“We don’t see things the way they are, we see them as we are.” –Anais Nin
1. The author references the way adults are addressed as a cultural difference (pp. 76-77). When you were young, did you address adults who were of different “races” differently? What about now? Do you ever notice African-American salespersons addressing you differently because of your “race”? Personally, I cringe and often notice adult African-American men, whether a baggage clerk or sophisticated business person calling me “Mr. Richard.” How is that cultural address being taught and perpetuated? And how should I respond?
2. Experiment with the exercise on p. 91 to list the different sterotypes. Do any of your thoughts surprise you? Can you recall stories from your past that reinforce the stereotypes or bust them?
Personally, I am surprised that in thinking of these categories from when I was high school age or younger growing up in north Florida, I cannot recall anyone I knew who was Native American, Jewish, Latino, Muslim and only two Asian girls in my school from the Philipines. And even though my town was over half African American, I cannot recall the names of any children or youth my age who were “black” other than “Caveman” and “Fleetfoot Fields” which were nicknames of kids on my All-Star football team in seventh grade. The city took kids from the white and black leagues and made an integrated city team for All-Stars. That was the only chance of getting to know kids “across the tracks.” And other than Black and White, we had little diversity in my town. I often ponder how that affected my stereotypes. When I came to Emory University, people would claim someone was obviously Jewish with the name “Stein” which was totally unknown to me. Some stereotypes never took hold of me and others predominated. And certainly tv shaped much of my world view. How about you?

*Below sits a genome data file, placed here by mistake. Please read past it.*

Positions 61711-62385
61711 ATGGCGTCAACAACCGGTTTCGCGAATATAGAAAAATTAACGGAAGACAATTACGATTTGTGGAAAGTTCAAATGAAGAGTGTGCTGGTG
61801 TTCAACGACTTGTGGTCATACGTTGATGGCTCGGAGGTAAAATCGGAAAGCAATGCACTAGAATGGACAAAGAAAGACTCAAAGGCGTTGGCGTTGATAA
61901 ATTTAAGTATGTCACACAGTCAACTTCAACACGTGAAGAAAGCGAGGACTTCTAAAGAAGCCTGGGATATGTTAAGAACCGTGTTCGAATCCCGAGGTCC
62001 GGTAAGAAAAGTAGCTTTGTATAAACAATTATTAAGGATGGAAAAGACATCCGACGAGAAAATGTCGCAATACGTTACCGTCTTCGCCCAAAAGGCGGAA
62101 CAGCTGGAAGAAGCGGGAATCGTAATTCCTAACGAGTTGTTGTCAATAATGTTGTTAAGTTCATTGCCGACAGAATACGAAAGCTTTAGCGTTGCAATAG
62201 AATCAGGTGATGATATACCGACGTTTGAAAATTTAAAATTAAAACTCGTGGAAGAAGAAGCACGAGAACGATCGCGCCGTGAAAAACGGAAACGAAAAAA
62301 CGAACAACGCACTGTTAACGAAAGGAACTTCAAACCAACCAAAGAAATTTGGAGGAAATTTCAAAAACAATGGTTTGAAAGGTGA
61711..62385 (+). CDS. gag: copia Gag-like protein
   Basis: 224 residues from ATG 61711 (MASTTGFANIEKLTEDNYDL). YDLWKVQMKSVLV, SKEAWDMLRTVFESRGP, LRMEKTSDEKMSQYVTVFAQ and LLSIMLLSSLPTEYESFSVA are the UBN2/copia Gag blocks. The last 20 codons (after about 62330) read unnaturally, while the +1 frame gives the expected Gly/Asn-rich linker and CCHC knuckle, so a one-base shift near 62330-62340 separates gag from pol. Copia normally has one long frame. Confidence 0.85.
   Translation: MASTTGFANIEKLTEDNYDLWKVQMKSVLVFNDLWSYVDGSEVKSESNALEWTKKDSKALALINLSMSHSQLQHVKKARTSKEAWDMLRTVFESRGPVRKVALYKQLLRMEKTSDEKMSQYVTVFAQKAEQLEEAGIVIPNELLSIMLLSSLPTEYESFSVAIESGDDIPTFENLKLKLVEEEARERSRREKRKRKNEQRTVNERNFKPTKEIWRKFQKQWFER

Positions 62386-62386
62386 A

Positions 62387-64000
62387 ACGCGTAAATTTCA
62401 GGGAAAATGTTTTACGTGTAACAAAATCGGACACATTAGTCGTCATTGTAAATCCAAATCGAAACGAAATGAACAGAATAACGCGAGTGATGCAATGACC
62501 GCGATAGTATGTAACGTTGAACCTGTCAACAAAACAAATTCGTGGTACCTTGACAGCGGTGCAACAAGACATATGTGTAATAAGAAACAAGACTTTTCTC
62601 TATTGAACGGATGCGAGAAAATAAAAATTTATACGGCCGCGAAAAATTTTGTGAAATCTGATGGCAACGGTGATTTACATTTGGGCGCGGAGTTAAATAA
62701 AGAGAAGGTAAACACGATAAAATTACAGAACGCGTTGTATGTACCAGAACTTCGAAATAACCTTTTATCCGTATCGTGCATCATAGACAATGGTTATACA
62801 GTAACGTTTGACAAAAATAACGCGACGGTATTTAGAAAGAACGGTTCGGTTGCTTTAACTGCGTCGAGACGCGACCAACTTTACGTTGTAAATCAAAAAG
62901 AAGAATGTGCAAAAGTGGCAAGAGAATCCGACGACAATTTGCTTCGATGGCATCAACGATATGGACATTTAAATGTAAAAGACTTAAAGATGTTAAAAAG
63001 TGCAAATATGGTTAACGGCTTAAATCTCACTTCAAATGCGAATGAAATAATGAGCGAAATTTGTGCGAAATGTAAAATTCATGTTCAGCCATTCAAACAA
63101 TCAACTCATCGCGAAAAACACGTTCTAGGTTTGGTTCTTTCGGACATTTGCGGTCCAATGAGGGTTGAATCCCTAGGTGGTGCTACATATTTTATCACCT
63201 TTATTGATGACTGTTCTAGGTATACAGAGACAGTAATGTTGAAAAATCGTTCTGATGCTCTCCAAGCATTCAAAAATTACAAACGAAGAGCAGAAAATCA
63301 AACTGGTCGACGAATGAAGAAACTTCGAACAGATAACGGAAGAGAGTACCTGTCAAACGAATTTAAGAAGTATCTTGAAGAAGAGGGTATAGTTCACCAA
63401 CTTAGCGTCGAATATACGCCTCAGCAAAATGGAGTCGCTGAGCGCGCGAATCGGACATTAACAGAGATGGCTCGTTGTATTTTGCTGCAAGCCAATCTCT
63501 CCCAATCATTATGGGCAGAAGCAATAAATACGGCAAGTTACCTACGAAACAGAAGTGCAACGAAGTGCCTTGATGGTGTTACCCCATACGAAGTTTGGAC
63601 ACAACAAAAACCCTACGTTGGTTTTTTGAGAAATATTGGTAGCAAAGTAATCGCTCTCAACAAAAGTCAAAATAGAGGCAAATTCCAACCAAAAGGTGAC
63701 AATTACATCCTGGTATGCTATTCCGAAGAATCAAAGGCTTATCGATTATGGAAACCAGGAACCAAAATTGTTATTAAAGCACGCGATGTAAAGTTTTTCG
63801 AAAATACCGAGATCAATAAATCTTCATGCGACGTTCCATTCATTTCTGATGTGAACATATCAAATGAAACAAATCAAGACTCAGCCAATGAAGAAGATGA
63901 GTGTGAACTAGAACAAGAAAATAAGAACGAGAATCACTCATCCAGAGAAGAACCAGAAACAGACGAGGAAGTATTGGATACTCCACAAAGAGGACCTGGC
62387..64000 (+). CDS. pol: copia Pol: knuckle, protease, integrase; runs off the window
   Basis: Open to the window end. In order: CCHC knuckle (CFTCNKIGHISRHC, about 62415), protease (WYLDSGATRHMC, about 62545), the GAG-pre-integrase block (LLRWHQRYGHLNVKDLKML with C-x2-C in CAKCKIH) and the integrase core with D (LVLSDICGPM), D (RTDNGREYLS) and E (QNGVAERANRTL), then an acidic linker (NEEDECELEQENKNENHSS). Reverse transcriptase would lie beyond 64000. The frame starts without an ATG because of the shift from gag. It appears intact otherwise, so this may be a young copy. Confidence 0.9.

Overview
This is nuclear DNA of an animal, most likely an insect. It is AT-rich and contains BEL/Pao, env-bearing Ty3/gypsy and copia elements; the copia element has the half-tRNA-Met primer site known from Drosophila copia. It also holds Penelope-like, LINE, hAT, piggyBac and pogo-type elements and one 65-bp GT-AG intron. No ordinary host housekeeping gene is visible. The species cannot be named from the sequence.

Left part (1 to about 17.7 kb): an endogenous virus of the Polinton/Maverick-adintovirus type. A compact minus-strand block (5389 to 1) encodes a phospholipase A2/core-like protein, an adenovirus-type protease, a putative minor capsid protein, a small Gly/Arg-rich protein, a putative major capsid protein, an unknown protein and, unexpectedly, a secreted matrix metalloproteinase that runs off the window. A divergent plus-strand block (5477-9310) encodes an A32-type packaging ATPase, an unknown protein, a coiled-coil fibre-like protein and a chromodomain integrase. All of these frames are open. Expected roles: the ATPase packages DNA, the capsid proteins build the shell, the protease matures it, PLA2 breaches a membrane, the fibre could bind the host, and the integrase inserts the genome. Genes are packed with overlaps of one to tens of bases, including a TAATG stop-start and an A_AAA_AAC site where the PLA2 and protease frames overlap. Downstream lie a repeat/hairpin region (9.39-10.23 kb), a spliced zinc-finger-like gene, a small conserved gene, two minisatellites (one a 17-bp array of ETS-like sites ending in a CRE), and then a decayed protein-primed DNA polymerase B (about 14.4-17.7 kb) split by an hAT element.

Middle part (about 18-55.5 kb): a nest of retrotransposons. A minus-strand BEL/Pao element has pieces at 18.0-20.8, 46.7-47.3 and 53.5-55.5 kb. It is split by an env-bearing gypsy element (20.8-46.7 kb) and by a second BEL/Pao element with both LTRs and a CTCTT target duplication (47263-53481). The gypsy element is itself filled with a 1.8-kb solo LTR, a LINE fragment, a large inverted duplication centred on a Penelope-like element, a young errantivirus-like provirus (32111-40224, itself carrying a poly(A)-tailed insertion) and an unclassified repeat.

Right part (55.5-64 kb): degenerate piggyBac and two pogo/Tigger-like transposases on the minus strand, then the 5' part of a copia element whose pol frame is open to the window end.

3. What have you done that has put you in a position to challenge the stereotypes you inherited or you assume from the culture that is 90% unnoticed? I have pushed myself to take mission trips that immerse me in other cultures and allow me to meet people from situations vastly different than my own. I encourage churches to do so with great care to understand and appreciate the cultures and environment in which our partners are living. I am so limited in putting myself in their shoes but I can attempt to immerse myself to notice.